The Death Penalty in Scotland 1949-2019

Policy Executive, Secretary to our Criminal Law Committee and Scottish solicitor, Gillian Mawdsley discusses the death penalty, its implications in terms of human rights and abolition in the context of our 70 year history.

Back in in 1949, when the Law Society was in its first flush, a conviction for murder meant a sentence of capital punishment though very often, these sentences were reduced through successful pleas for clemency. Today, for most practising criminal lawyers, it would be hard to envisage prosecuting or defending in cases where the stakes could quite literally, not be any higher. It might be harder still to conceive of the return of the death penalty as we are only too familiar with wrongful convictions, including Timothy Evans, an English case that did much to fuel that sentence’s ultimate demise. Disturbing too is the thought of the ghoulish public attending the courts where reports from before the abolition of the death penalty noted 'more than half an hour before the trial began in North Court… [it] was packed to capacity... a queue assembled outside... numbered about 100 people, who had no hope of getting into court'.

Though no one convicted of murder in 1949 was sentenced to death, in 1950, the death penalty was carried out at Barlinnie on former police constable, James Robertson. He had murdered his lover, Catherine McCluskey. His failed attempt to make her death look like a road traffic accident resulted in his conviction for hitting her on the head with a rubber truncheon and then driving his car with false registration plates over her.

In 2018, there were 59 homicides in Scotland in contrast to 14 in 1948.

Towards abolition

In January 1949, the Prime Minister, Clement Attlee set up a Royal Commission on capital punishment under Sir Ernest Gowers to 'consider and report on whether liability under the criminal law in Great Britain to suffer capital punishment for murder should be limited or modified'.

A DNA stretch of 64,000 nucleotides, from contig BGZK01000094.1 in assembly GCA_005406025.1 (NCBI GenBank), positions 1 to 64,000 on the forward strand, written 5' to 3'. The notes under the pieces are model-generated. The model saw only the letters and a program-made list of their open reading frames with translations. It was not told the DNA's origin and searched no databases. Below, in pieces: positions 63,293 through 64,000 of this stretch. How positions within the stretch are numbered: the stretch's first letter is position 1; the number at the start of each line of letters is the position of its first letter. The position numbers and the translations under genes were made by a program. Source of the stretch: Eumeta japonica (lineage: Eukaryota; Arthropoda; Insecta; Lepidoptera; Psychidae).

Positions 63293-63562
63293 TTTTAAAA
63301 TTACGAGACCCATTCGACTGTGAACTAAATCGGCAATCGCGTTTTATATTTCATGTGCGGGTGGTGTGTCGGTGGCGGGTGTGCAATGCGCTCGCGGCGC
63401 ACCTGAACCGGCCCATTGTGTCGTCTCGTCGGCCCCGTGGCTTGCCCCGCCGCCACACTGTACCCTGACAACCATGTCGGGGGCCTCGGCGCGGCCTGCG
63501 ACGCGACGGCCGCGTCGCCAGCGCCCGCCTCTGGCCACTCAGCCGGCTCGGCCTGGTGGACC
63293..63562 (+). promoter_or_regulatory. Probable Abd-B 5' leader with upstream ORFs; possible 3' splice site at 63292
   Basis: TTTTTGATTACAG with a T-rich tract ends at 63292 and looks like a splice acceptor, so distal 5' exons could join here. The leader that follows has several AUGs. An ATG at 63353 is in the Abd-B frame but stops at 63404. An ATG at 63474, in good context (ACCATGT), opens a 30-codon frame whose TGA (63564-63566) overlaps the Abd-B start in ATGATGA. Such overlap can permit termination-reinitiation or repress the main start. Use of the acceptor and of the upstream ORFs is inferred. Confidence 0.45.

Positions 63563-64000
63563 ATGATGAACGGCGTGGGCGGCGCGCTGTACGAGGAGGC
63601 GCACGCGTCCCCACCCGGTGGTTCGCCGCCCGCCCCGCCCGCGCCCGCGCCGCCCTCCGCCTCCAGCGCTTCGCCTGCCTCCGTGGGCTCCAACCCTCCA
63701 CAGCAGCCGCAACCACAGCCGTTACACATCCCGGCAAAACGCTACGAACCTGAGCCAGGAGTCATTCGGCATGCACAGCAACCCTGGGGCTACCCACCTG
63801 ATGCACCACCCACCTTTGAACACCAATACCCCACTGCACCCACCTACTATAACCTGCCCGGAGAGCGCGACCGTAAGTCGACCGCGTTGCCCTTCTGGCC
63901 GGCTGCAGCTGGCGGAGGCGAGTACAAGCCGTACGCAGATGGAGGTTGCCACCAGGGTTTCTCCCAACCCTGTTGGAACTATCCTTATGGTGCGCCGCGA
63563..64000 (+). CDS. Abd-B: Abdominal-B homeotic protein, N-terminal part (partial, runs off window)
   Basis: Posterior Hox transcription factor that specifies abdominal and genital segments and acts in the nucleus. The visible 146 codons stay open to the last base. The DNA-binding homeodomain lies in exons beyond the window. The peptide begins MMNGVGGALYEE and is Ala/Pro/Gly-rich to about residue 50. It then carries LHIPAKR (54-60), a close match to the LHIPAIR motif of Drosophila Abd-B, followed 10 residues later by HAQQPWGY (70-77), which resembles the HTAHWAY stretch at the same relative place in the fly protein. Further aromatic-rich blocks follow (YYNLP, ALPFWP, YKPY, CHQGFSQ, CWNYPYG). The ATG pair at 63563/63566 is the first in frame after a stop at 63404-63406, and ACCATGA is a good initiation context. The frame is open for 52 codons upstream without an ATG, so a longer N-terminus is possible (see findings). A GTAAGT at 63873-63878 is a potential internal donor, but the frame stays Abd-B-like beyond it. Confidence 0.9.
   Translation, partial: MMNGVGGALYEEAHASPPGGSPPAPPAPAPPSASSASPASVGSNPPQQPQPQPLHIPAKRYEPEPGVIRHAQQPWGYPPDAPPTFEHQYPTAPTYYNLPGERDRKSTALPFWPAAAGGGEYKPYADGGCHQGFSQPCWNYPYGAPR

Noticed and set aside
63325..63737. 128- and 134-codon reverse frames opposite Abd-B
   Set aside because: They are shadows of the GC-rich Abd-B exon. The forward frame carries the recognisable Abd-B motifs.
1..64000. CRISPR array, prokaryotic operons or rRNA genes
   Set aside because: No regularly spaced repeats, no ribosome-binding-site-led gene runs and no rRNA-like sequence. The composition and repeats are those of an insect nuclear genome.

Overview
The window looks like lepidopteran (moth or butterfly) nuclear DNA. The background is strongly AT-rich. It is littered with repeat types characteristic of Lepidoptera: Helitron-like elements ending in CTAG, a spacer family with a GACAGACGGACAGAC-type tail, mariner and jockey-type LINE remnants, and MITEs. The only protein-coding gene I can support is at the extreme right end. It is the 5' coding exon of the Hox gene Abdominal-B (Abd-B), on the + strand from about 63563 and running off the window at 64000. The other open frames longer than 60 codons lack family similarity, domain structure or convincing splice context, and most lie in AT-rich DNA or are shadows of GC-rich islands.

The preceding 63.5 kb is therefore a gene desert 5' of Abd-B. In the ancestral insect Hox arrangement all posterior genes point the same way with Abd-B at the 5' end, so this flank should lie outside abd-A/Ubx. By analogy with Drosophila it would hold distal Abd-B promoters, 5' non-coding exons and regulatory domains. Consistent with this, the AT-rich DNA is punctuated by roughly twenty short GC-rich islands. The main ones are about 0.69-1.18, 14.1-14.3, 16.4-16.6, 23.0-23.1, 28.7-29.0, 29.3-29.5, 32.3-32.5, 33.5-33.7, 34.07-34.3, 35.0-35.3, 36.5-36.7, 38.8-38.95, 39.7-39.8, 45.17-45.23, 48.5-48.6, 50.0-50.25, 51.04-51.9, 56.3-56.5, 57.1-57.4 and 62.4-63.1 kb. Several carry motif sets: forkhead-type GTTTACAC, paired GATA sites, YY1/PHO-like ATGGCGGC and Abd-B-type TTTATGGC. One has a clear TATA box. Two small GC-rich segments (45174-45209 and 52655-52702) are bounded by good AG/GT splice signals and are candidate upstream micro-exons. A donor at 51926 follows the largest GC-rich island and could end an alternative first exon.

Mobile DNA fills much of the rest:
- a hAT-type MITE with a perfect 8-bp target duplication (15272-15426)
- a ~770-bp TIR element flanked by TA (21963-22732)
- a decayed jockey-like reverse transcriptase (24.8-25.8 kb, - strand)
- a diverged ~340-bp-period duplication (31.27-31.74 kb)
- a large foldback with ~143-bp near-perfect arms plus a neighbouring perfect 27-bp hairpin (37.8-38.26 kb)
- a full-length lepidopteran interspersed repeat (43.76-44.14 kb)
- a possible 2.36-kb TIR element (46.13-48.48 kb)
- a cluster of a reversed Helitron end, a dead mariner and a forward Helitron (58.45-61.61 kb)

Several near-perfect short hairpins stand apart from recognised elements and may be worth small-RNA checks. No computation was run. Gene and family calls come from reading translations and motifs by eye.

Interestingly, it did not debate its abolition. The Gowers Report, in 1953, recommended its retention unless there was overwhelming support for its abolition. Notwithstanding, changes came with section 5 of the Homicide Act 1957. The death penalty on conviction for murder was now restricted to particular circumstances such as during a theft, by shooting, in an explosion or the murder of police or prison officers. All other murders now carried the mandatory penalty of life imprisonment.

Fast-track to 1965 when the Murder (Abolition of Death Penalty) Act 1965 abolished the death penalty for murder in Great Britain and all capital sentences were then commuted to life imprisonment. A sunset clause (a measure within a statute, regulation or other law that provides that the law shall cease to have effect after a specific date) remained, providing for its expiry on 31 July 1970 unless both Houses of Parliament determined otherwise. Opinion had moved on considerably by 1969 when its abolition was to become permanent. In Scotland, Henry John Burnett was the last person executed on 15 August 1963. Death remained a penalty for various offences such as treason (well-remembered by law students in the course of their early criminal law studies) until it was also abolished for these crimes, by section 36 of the Crime and Disorder Act 1998.